Scanned from Harpers and Queen, July 1972.

You know how good it feels (Part 1)

19 magazine, 1970s, art deco, Deco Inspired, Illustrations, Lyn Gray

Magic moments, happy moments, moments alone and moments together—you know how good all that feels. And nothing feels better than that touch of luxury when it comes your way unexpectedly. Just in case you don’t know, we want to prove it, by putting that touch of luxury within your reach. For us, the ‘Thirties, perhaps more than any other era, set the mood for elegance and glamour, and we’ve chosen all our prizes in styles and shades to capture that mood.

A series of eight blissfully brilliant illustrations accompanying a competition feature. There is also a stunning photograph which I will post tomorrow as I thought these deserved their own post.

Illustrations by Lyn Gray.

Scanned from 19 Magazine, July 1974.

Livia

1970s, Angela Landels, harpers and queen, Illustrations, Vicky Tiel, Vintage Adverts
“Clothes to be loved in.”

Dress by Vicky Tiel.

Illustrator uncredited. (Possibly Angela Landels).

Scanned from Harpers and Queen, May 1975.

District Line

1970s, Holly, Honey Magazine, Illustrations

Illustration for a short story by Diana Winsor called District Line.

Illustrated by Holly.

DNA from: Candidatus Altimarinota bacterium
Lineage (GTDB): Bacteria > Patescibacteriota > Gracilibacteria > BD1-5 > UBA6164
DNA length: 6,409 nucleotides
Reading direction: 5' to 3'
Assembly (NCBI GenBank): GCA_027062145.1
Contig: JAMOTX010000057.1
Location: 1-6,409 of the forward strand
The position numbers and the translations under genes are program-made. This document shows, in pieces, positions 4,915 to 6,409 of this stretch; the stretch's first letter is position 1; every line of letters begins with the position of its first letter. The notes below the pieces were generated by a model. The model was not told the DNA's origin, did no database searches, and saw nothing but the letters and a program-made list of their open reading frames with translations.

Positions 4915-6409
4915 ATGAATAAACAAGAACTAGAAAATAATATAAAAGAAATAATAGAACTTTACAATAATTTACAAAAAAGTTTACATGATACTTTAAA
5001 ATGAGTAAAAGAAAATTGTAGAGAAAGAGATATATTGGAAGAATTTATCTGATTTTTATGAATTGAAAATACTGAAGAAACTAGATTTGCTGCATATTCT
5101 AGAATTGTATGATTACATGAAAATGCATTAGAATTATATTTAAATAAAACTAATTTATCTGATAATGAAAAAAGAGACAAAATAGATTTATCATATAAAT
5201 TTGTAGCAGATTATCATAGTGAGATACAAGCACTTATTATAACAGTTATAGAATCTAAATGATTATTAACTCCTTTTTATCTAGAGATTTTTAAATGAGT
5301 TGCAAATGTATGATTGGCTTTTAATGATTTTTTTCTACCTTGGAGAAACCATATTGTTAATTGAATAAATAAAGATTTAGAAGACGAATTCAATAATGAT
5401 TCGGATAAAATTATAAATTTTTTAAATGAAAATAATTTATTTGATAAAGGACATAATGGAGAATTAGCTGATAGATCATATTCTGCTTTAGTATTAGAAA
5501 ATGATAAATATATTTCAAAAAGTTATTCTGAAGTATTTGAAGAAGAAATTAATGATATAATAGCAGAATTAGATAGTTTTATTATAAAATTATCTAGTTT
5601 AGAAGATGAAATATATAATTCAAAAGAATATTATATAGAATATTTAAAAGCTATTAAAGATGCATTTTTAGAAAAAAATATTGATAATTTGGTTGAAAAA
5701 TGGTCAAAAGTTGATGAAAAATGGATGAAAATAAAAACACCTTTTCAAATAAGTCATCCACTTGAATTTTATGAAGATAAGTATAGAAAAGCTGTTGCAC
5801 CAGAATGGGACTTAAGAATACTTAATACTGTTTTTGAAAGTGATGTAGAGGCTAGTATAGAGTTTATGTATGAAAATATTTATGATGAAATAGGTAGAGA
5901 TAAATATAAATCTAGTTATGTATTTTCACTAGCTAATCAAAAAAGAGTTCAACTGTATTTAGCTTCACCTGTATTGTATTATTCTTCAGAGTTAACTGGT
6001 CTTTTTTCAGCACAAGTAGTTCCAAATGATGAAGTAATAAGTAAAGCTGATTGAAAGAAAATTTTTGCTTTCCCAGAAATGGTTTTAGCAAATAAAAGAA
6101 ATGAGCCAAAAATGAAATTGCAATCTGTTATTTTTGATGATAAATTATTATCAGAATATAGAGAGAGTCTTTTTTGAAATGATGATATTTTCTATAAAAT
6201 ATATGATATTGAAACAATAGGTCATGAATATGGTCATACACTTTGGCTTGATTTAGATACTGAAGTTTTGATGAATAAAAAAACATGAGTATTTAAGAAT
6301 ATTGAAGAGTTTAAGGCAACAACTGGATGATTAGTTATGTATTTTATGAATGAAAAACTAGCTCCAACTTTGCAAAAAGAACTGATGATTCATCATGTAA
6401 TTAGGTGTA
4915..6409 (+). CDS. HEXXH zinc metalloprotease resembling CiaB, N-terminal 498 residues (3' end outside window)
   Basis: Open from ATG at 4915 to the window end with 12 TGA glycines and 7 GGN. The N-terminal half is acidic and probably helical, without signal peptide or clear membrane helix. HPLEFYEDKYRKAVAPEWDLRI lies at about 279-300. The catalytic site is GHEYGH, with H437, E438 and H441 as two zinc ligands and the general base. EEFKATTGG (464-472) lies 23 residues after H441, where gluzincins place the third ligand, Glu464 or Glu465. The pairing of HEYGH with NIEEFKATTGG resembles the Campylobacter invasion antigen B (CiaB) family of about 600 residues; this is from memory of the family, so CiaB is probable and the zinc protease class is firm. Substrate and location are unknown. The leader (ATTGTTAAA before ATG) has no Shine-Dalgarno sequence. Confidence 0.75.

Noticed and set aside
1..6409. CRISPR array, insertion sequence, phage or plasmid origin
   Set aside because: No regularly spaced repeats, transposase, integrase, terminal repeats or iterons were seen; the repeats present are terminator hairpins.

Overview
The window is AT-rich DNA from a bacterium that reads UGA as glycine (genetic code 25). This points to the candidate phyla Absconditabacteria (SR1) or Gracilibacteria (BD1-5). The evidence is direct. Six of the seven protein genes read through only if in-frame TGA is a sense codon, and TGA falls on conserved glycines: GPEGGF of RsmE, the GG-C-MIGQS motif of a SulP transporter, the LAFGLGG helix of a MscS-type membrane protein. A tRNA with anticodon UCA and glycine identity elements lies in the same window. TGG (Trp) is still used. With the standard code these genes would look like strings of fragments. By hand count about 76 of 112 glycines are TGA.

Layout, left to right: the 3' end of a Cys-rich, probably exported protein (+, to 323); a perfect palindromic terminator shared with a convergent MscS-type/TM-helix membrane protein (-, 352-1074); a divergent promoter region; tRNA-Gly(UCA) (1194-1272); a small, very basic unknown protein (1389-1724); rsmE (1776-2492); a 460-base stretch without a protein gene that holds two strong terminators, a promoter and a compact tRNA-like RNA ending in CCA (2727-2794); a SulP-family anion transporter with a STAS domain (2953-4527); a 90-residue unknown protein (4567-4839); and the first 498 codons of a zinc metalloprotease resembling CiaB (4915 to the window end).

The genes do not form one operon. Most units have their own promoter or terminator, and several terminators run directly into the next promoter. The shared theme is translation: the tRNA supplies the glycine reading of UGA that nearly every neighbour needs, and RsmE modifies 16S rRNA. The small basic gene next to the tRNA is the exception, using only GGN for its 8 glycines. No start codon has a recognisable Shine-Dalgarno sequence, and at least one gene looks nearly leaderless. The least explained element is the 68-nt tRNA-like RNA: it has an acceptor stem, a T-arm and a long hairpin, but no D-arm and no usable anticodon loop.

Scanned from Honey, July 1974.

Floppy berets and over the knee socks

1970s, Bellini, caroline smith, harpers and queen, Illustrations, Inspirational Images

If you can’t buy it anywhere else, you’ll probably stumble on it in a craft shop — from the most punctiliously-made tapestry, reeking with tradition and the skills of centuries, to crazy little things like corn-dollies and earth mothers. The name Women’s Home Industries’ conjures up all the right kind of pre-Women’s Lib craftsmanship. The work still goes on, and every type of hand-knitted clothing is still sold from their re-christened shop, Beatrice Bellini Handknits, 11 West Halkin St, SW1.

Their bright, stripy, over-the-knee socks in various colours, or to order; £5.50. The lovely floppy beret comes in matching colours, and costs £3.50. The WHI Tapestry Shop, 85 Pimlico Road, SW1 sells hand-painted canvases for anything from a specs case to a large rug, and will copy your sketches on to canvas.

Illustrations by Caroline Smith.

Scanned from Harpers and Queen, April 1972.